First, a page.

Juventus v Atalanta
Serie A Week 15 – Saturday, 3rd December – 19:45 GMT – Juventus Stadium
The performance against Genoa was simply horrible, the worst one in over a decade. The squad was flat and not focused, completely overwhelmed by the opponent’s intensity. As a result, they conceded three goals in half an hour and its advantage over the suitors was reduced to just four points.
However, here is why I am not too worked up about it. First of all, I think that as long as you are in first position, things are good and there is no need to panic. Of course, it would be great to have a ten-point lead and win the League in March, but that is not always possible. In the past two seasons, I have been a proponent of punting a game here and there in Serie A to play better in Champions League, especially in the early stages, to avoid any trouble. Unfortunately, the last few years prove that you can not have it both ways and that the team has always privileged the domestic league.
This season, that has changed: even though the outings in Europe have not always been perfect, certainly they have been the main focus. It is not a surprise that the three losses in Serie A have come after Champions League midweek matches, unfortunately against historic opponents like Milan and Inter. At the end of the day, Juventus have a golden opportunity to finish first in its group, hopefully it will prove to be helpful in the draw, and they are still on top of the table in Serie A.
It is still painful to see matches like the Genoa one, but I accept them if there is a reasonable explanation and if the European campaign is successful. It is hard to be in tip-top shape, physically and mentally, twice in three days, especially against well-rested and well-prepared opponents and in a moment when you can not rotate the squad much because of injuries. All those factors piled up and resulted in an ugly game last week.
The worst news once again come from the infirmary: Leonardo Bonucci could miss up to two months with a severe hamstring strain, while Dani Alves has a fractured fibula, whose recovery time has not been disclosed but that usually takes at least a couple of months to heal, then it depends on what kind of fracture it is and if there is any setback later on. Fortunately, the roster is pretty deep in those two positions, even though it is clear that their quality and leadership will be missed.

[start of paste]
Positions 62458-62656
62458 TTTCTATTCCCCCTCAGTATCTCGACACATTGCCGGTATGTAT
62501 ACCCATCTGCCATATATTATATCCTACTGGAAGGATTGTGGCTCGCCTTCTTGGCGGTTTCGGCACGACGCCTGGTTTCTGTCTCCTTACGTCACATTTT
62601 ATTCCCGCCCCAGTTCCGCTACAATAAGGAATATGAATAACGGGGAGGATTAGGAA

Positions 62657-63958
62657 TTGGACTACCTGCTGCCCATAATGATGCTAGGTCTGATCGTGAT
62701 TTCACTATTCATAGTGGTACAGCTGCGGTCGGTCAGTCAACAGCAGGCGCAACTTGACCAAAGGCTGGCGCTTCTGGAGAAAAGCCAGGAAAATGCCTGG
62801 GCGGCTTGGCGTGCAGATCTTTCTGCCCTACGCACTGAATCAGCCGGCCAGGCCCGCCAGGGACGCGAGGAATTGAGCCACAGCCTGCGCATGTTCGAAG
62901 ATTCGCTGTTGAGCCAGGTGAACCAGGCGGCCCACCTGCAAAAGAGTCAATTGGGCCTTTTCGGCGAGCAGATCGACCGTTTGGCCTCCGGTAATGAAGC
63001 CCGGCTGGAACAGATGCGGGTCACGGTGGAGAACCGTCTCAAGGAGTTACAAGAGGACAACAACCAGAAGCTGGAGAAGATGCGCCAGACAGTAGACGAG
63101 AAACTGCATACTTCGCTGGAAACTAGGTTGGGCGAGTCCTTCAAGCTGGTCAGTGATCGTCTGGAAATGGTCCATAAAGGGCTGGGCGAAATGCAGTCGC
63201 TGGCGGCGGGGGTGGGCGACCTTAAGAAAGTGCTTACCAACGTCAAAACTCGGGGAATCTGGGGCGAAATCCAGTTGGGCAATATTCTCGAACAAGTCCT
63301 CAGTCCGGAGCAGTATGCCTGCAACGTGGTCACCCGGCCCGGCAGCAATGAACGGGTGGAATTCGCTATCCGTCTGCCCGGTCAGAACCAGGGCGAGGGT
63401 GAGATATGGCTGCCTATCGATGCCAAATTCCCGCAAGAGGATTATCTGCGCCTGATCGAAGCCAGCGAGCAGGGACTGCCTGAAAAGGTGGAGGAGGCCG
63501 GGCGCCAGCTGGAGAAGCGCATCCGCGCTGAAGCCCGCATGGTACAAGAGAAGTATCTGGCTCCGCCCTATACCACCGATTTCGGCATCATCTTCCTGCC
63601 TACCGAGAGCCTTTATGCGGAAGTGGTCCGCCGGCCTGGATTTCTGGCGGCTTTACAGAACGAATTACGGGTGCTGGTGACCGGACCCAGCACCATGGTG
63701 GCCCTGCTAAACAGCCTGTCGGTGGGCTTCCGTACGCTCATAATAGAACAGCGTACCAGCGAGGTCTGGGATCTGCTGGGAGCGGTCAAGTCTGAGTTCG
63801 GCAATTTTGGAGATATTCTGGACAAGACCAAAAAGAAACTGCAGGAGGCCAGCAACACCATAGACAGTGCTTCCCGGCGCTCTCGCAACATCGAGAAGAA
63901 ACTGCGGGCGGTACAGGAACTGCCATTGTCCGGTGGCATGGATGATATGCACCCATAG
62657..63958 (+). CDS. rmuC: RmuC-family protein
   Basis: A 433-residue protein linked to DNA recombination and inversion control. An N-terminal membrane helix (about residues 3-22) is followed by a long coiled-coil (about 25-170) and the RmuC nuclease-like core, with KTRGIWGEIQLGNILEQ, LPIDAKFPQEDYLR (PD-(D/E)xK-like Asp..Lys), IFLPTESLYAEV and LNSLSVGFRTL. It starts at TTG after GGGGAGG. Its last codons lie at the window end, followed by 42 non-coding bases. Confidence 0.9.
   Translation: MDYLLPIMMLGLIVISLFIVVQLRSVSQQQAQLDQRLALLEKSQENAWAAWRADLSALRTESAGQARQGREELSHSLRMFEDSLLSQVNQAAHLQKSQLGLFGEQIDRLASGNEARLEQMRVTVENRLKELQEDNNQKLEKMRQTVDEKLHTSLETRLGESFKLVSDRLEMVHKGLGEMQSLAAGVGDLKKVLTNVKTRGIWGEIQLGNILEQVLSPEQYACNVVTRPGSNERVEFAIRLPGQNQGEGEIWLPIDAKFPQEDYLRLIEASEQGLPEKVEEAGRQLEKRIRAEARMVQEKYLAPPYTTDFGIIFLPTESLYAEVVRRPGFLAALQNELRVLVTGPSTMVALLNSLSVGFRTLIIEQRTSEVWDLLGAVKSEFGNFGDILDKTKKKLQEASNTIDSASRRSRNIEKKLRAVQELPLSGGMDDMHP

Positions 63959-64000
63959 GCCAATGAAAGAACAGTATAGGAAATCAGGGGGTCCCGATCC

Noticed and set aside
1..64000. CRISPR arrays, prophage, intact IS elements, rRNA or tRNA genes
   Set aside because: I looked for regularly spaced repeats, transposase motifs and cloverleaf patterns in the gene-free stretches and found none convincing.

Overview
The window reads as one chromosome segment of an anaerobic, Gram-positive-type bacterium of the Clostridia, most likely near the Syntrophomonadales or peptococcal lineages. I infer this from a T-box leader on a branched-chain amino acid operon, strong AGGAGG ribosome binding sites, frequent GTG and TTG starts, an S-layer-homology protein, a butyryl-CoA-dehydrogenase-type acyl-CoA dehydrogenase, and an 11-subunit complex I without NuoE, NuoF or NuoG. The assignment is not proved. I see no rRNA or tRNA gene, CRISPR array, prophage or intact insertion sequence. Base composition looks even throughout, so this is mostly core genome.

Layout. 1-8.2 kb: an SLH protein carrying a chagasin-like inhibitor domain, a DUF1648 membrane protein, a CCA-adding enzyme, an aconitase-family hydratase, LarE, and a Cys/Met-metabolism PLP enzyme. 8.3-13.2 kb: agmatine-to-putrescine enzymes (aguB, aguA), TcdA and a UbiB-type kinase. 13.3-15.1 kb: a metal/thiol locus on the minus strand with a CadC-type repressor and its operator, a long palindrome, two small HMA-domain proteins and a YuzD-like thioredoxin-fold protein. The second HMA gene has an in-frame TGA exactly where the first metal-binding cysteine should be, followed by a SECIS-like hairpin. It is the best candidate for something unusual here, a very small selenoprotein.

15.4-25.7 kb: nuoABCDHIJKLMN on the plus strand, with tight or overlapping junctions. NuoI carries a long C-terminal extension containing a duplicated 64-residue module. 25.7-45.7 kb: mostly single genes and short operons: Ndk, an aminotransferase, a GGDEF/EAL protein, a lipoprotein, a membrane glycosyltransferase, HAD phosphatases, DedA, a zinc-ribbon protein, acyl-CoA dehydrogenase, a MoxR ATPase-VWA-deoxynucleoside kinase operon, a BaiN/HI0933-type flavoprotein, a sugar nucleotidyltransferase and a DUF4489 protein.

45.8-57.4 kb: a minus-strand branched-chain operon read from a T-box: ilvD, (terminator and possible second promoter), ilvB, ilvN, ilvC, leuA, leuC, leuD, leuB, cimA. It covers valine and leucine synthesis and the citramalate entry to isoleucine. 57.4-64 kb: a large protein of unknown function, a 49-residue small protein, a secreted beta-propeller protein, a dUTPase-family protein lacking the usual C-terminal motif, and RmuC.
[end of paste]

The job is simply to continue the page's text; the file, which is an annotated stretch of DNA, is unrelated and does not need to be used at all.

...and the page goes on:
Paulo Dybala as not been called up and that qualifies as a surpise as the coach heavily hinted that he would be. He should be close to returning thouhg. His absence, and Marko Pjaca’s one, has forced the coach to constantly use the Gonzalo Higuain-Mario Mandzukic couple up front, which has basically worked pretty well for Mandzukic and not that well for El Pipita, who is playing as second striker/left winger, which has hurt his scoring averages. He is still contributing a ton though.
As for Saturday, there are still few doubts about the tactic. There are only three and a half centre-backs available, two of which, Medhi Benatia and Giorgio Chiellini, are rather similar. I do not think we have ever seen a three-man defence without both Bonucci and Andrea Barzagli, but in the pre-game presser Massimiliano Allegri was confident that Benatia could take over the key role in the heart of the defensive line.
It looks like it will be either a 3-5-2 or a 4-3-1-2. In the first option, Juan Cuadrado and Patrice Evra would serve wing backs. However, Cuadrado is said to have a little problem: if he can not go and is replaced by Stephan Lichtsteiner, at that point Alex Sandro, who had a particularly awful game against Genoa, would enter the lineup as well to keep it a little more offensive.